The Zac Brown Situation Raises a Difficult Question — Did Government Inaction Effectively Wipe Out the Touring Industry?

A tearful Zac Brown announces the layoff of 90% of his touring staff.

A tearful Zac Brown announces the layoff of 90% of his touring staff.

Canceling mega-events like SXSW was unequivocally the right thing to do — and that’s the consensus after just two weeks of retrospect. Postponing tours has also been judged as highly prudent and responsible. But Zac Brown’s decision to fire his entire touring support team — and his reasons for doing so — raise a very scary question about the longer-term future of the touring space.

Yesterday, we reported on an emotionally-crushed and crying Zac Brown. The oft-upbeat country singer posted an Instagram video announcing that he’d just fired 90% of his touring team. People he’d worked with for twelve years or more. All of which raises an extremely troubling question: just when does Zac Brown think it’s going to be safe to tour again?

As Live Nation’s stock enters an extremely turbulent tailspin — complemented by a small recovery, it should be noted — Wall Street is wondering the same thing.  As is every other artist whose livelihood depends on hitting the road and playing in front of densely-packed crowds.  But Zac Brown’s read of the situation seems far more dire than anything we’ve seen so far.

Zac Brown is one of the artists on the front lines of this crisis. Hopefully, he’s more financially insulated than most artists, but he’s also more knowledgeable of the financial pressures that accompany tours — especially those involving large musical groups, of which Zac Brown Band certainly qualifies.

Tellingly, Brown made the extreme decision to effectively turn off his touring machine. That’s a very serious move, and one that isn’t easily reversed. People who are fired aren’t always available when you need them back. Maybe they’ve moved, entered new careers, or simply hate the fact that they were fired and won’t return. It’s like shutting down the engine of an old car in sub-zero temperatures to save gas. Firing it all back up isn’t so easy.

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Accordingly, Brown’s drastic move suggests that the singer anticipates a long freeze ahead.

Previously, Live Nation, AEG, and others had temporarily suspended all tours until at least the end of March. Theoretically, this implies a best-case scenario in which some touring resumes April 1st. Add another month and things start back on May 1st — also not so bad. Elsewhere, mega-festivals like Coachella have pushed their events several months out, until fall. That’s a differential of a few months, though both timetables presume that once the dust settles, the touring train will start rolling again.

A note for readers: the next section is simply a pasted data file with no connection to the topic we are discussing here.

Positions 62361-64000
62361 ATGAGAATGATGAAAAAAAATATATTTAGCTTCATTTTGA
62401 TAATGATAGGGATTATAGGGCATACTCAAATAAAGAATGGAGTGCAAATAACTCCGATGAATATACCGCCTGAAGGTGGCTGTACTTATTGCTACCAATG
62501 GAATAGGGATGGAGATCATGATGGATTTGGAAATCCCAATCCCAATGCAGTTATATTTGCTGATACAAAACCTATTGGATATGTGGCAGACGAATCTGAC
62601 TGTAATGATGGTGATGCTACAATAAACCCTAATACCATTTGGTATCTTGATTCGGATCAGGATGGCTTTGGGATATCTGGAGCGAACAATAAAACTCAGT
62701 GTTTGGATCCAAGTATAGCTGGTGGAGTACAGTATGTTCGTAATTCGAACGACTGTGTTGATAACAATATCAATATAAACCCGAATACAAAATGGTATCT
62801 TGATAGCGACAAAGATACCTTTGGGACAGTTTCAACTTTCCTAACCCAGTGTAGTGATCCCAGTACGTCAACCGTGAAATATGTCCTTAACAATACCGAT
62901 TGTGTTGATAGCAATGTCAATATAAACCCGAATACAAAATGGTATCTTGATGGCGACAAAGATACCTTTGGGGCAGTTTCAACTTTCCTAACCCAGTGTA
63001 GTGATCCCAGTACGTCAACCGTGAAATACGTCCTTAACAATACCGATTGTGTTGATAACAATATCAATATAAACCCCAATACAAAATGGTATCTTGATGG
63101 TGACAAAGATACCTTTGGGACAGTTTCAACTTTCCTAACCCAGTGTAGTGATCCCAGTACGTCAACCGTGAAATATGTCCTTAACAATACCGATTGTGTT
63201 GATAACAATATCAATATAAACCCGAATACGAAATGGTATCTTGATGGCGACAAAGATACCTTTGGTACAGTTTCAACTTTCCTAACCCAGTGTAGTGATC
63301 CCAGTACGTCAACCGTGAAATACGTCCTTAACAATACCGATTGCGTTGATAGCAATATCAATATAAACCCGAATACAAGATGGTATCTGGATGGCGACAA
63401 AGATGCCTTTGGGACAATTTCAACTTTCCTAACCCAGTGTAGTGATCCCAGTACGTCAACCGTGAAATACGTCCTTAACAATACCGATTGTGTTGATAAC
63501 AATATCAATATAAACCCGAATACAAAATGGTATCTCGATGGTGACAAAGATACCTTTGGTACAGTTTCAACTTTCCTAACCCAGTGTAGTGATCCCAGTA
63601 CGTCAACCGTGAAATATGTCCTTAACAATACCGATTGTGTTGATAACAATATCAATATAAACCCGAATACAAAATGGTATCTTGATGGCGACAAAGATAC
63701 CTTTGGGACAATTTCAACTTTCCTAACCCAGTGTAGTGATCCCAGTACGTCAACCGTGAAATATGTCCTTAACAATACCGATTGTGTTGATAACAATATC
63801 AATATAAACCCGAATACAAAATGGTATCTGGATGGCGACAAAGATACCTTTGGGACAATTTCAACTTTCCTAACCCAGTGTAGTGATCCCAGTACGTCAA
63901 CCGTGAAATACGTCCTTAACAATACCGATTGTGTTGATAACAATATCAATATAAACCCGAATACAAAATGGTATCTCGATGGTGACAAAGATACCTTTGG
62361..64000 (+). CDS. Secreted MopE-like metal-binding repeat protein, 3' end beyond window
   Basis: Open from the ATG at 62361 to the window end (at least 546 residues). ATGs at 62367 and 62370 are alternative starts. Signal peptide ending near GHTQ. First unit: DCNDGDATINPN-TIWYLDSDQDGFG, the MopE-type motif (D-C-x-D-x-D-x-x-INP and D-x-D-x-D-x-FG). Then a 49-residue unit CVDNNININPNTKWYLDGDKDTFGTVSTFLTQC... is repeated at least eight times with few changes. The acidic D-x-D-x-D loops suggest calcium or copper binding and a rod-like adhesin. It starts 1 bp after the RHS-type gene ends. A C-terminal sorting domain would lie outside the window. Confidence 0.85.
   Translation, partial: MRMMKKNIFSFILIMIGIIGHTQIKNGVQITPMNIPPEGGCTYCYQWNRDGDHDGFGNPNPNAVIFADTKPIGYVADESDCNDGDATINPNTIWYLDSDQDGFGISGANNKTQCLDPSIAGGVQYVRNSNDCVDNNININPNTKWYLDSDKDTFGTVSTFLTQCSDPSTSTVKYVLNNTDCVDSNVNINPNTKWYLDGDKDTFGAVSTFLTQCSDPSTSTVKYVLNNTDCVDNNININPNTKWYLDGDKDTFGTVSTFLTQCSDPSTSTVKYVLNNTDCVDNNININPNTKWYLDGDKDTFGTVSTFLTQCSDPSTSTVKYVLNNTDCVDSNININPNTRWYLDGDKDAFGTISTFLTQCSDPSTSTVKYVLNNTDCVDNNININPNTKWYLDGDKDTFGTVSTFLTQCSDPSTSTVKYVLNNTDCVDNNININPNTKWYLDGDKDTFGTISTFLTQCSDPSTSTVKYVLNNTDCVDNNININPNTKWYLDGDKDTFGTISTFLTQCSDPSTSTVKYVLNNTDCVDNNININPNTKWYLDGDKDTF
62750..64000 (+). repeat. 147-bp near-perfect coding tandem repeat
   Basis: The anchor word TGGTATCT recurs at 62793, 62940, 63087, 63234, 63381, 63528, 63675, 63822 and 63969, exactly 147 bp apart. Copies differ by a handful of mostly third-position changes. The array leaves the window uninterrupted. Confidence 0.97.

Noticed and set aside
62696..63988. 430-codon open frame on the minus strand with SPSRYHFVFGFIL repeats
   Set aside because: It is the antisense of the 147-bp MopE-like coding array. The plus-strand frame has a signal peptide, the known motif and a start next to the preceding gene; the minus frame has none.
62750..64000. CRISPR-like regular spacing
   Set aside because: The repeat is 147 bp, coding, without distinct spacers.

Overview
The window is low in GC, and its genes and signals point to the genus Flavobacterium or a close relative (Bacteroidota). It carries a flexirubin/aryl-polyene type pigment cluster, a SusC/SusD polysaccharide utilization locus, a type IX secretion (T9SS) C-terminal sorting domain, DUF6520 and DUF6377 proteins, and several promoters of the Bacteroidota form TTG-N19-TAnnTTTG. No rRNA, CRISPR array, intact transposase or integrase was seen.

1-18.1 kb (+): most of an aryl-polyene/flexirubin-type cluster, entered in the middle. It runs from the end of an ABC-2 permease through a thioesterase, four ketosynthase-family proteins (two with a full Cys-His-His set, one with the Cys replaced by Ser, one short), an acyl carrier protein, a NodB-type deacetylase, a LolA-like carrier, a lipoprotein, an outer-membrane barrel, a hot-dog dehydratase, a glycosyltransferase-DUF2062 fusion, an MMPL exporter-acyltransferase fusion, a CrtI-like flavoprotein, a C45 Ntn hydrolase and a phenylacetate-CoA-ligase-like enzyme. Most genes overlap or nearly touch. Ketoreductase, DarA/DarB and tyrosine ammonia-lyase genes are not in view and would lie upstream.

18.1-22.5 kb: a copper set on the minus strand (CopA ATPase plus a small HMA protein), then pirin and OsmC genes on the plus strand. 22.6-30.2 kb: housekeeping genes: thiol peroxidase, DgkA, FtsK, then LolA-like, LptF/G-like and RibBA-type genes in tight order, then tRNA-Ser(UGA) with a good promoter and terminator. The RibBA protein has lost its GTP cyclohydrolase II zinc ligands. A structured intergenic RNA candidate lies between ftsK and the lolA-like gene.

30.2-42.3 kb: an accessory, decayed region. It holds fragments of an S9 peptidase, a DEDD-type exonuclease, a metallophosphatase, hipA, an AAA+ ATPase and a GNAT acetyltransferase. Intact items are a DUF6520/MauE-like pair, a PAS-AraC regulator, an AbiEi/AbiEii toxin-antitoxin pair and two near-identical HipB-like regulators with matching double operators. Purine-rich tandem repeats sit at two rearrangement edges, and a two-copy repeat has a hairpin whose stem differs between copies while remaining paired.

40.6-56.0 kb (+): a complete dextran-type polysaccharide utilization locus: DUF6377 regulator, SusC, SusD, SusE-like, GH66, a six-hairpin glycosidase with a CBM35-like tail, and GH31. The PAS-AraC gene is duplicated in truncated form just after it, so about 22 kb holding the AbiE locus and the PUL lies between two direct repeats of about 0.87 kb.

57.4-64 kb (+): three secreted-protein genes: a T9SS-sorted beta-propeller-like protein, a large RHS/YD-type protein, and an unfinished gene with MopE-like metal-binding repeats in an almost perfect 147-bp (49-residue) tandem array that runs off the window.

Unfortunately, Zac Brown doesn’t seem to agree with that cautious optimism. Clearly, he isn’t preparing to play some rescheduled dates in May — otherwise, he’d keep his staff on life-support for 45 days.

Zac Brown’s been touring for 12+ years — pretty much since the 2008 economic meltdown. Back then, ‘Zac Brown Band’ wasn’t a widely-known name; it was a fledging, expensive and risky touring proposition. There wasn’t a baked-in crowd that knew all the words, supporting an entire touring troupe. But now that Zac Brown has built this up, it’s no good if nobody can leave the house.

The difficult question is whether complete government inaction and ineptitude in the early stages of the COVID-19 onset is effectively wiping out concert touring for the foreseeable future.

This morning, Madonna put President Trump on blast for obvious reasons.  But Zac Brown also spent a large portion of his announcement slamming the broader U.S. Government’s glaring non-response and denial of the issue.  In fact, it seemed to be the prevailing reason for Brown’s difficult decision.

Here’s what he said.

“We’re late to the game. I’m pretty ashamed of how our leadership has handled all of this, I’m pretty ashamed of a lot of things. We can’t rely on our government to tell our people what they need to do. You can read between the lines, you can read all the articles of this happening from all around the world, and we’re less protected than a lot of those countries. Because no one can tell us what to do. We have to decide for ourselves as Americans, and we have to look out for our future, for all of our jobs, for the economy, and for each other. So, I love to spread music, and spread love, and song, and share music with the world — I’m going to do my best to do that from behind closed doors. But if we’re going to heal from this and get back to doing what we were doing before this hit, then everyone’s got to take this seriously.”

Guess it’s a good time to be a lo-fi beats producer with great Spotify playlist support.  Hey, there’s little-to-no name recognition in that game, but there is a paycheck and far lower overhead.  And more importantly, the entire job is all about ‘isolation’. Unfortunately, only a handful of producers enjoy that luxury right now.

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But if there’s any consolation here, it’s that streaming is emerging as a viable alternative for at least some artists.

Yesterday, we reported that Twitch streams are booming — and artists are taking advantage of a ready-made payment platform.  Others are jumping into the live-streaming game, with Diplo, Ultra, and SiriusXM already bringing their shows online.  We’ll have a lot more coverage of all of these developments in the coming days, though overall streaming volumes already appear to be surging.

Which means that even if the road is canceled, at least some of the slack can be picked up online. Even for amazing in-person shows like Zac Brown’s.